New Orleans Mayor Nagin Develops Pioneering Evacuation Plan
September 15, 2008
New Orleans Mayor C. Ray Nagin has created a new model for effective evacuation of a major city and enacted a pioneering plan during Hurricane Gustav to evacuate citizens who could not leave on their own.
Nagin was in Denver at the Democratic National Convention when meteorological models first began to suggest that Hurricane Gustav might be headed for his Gulf Coast city.
A veteran of Hurricane Katrina, Nagin knew the impact that a storm carrying strong winds and high storm surges could have on a city. New Orleans is, after all, still recovering from Katrina and the failure of the federal levees, which left 80 percent of the city under water for weeks, necessitated a mandatory evacuation and took hundreds of lives.
So Nagin made a quick adjustment in plans. He left Denver early – he did not get to see Democratic Presidential Nominee Barak Obama give his historic acceptance speech – and flew back to New Orleans to begin making preparations. Working with his team, he would have to decide whether to evacuate and make the many choices that come before and after such a determination.
“It was amazing that exactly three years after Hurricane Katrina struck on August 29, 2005, we were again preparing to evacuate all of our citizens,” Nagin said.
This time, it was August 29 when Nagin signed an emergency declaration order for the city. Forecasters predicted the storm would head directly for New Orleans and would reach the city as a Category 4 or 5, with storms as strong as 131 to 155 miles per hour or more. Nagin warned citizens they might be asked to leave.
On August 30, Nagin made it official. He announced that that a mandatory evacuation would become effective on the West Bank of the Mississippi River at 8 a.m. the following morning; for the East Bank, it would become effective at noon.
But even before the mandatory order, the city began to implement its City Assisted Evacuation Plan, a tiered approach to evacuating citizens who cannot leave on their own because of financial, medical or other reasons.
Beginning 72 hours before a Category 3 or larger storm is projected to make landfall, the City Assisted Evacuation program uses city buses to shuttle residents from 17 designated pick-up points to the Union Passenger Terminal. Ideally, residents would have registered long in advance using the City’s 311 non-emergency hotline. But those who did not pre-register could simply show up at a pick-up point and board a bus.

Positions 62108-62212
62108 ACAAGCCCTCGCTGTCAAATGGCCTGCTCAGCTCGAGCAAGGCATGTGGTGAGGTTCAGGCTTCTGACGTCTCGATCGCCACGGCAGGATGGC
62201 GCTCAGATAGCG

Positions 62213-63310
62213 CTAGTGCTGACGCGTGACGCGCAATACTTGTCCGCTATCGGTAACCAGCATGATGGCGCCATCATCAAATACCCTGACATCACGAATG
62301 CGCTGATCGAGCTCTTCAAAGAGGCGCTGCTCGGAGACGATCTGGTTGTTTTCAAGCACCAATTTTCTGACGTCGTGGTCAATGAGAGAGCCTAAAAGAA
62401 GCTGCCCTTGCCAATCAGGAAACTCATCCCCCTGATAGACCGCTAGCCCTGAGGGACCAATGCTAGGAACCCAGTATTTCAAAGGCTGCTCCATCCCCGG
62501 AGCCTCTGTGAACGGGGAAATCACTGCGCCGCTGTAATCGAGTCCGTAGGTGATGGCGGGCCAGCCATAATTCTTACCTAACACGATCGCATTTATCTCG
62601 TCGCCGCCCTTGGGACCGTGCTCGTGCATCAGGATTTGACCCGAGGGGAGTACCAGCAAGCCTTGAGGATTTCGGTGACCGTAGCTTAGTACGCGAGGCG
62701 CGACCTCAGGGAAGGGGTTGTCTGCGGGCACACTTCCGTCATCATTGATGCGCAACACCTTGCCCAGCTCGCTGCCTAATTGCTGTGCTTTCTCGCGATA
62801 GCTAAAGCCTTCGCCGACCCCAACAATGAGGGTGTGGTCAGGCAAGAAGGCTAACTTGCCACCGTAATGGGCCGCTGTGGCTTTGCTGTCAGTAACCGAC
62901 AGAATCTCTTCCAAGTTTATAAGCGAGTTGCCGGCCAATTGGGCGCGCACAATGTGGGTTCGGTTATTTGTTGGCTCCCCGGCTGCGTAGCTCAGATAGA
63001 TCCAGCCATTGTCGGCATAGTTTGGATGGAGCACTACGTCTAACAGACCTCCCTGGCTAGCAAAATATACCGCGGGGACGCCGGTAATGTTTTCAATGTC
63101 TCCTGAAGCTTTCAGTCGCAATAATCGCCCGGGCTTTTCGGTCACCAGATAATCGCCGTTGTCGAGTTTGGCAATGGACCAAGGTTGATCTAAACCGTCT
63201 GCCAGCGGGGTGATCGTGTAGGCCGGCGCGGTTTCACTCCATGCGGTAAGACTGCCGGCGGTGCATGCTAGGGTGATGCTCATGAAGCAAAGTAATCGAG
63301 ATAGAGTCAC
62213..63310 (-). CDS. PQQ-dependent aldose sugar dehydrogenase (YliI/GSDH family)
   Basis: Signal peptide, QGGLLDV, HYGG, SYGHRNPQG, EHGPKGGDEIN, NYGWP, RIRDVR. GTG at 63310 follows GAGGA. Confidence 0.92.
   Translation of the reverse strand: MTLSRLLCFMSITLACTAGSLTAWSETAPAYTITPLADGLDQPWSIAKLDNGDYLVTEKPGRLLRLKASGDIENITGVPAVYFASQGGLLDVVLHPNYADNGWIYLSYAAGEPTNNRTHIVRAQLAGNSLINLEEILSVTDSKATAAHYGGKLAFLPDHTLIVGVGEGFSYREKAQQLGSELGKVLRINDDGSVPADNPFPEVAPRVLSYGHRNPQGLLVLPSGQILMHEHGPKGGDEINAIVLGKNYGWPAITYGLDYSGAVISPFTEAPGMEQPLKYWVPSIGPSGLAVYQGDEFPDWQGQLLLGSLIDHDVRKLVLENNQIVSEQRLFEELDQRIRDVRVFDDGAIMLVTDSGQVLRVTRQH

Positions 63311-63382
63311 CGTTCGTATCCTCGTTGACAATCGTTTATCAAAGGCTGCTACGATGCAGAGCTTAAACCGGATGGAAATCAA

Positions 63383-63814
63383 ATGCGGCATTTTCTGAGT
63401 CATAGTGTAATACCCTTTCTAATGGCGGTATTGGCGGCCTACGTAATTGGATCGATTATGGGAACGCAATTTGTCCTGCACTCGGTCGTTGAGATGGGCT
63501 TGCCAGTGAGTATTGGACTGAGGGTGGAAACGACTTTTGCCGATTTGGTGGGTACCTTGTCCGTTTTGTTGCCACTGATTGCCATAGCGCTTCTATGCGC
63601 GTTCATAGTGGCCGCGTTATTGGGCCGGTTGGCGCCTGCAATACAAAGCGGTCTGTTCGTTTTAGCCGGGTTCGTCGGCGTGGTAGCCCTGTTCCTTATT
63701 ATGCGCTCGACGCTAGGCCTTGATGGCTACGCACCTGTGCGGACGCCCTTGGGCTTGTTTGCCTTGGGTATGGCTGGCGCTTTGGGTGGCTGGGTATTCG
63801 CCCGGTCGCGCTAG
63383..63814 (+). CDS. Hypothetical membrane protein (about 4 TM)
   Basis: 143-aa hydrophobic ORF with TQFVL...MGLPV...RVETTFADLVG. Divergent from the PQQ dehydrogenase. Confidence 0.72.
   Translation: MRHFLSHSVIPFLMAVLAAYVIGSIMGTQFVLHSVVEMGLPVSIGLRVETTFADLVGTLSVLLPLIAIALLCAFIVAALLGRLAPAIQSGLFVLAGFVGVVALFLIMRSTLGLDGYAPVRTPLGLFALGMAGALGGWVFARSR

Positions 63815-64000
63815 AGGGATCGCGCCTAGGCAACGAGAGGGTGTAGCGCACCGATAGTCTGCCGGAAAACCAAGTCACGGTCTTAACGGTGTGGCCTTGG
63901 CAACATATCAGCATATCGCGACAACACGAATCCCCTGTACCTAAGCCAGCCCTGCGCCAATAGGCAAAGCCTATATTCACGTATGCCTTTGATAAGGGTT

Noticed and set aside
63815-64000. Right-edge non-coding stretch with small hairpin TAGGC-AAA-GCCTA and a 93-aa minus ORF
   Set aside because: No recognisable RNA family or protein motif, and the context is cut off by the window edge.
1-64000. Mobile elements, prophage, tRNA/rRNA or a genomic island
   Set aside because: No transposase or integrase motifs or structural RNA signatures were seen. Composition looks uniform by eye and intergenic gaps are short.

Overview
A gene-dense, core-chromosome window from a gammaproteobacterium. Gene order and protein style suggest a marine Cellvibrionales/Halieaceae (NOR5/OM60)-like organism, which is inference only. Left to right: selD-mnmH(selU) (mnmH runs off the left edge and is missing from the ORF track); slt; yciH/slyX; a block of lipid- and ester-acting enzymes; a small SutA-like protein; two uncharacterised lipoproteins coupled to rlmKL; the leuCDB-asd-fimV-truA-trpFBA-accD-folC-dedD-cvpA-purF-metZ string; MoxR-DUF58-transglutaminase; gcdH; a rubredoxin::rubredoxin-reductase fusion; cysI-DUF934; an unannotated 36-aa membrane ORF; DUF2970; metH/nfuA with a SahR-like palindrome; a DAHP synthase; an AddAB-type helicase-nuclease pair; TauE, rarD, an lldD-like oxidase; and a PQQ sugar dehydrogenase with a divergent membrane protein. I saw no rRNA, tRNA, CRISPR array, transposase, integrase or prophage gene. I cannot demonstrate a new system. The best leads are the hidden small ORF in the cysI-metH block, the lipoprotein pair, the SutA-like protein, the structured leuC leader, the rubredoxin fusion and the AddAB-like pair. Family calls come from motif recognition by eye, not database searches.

In addition to taking residents from the designated locations, the city also arranged for para-transit vehicles and ambulances to go to the homes of residents with serious medical issues or mobility constraints. While most other residents were evacuated from the Union Passenger Terminal by hundreds of buses, those with special medical concerns were transported by Amtrak.
Residents were transported to shelters in northern Louisiana and the Southeastern United States that had been designated by the State of Louisiana. In total, more than 18,000 citizens were evacuated using the City Assisted Evacuation Program. Overall, all but 10,000 of the city’s estimated 328,000 residents evacuated following Mayor Nagin’s order. An estimated 1.9 million people evacuated from the region.
Hurricane Gustav was downgraded to a Category 2 storm by the time it reached New Orleans and it spared the city the obvious physical damage that followed Katrina. But 140,000 customers were left without electricity, the health care system was not immediately functioning and other services were lacking. By September 4 when New Orleans was again open to all of its citizens, most electricity has been restored and other services were fully functioning.
The City Assisted Evacuation Program successfully returned to New Orleans the citizens who took advantage of it. Mayor Nagin has been praised in local and national medial for his committed, ground-breaking work to evacuate and ensure the re-entry of New Orleans’ most vulnerable citizens.
“We learned some valuable lessons with this evacuation,” said Nagin. “We’ve identified the parts of our process that can be strengthened and we have determined the areas where we need specific intervention on the part of our state and federal partners. And we also know now that our levees can withstand a Category 2 storm.”
Nagin continues to urge the U.S. Army Corps of Engineers to complete the 100-year flood protection for the New Orleans region by 2010, rather than by 2011 as the Corps has projected.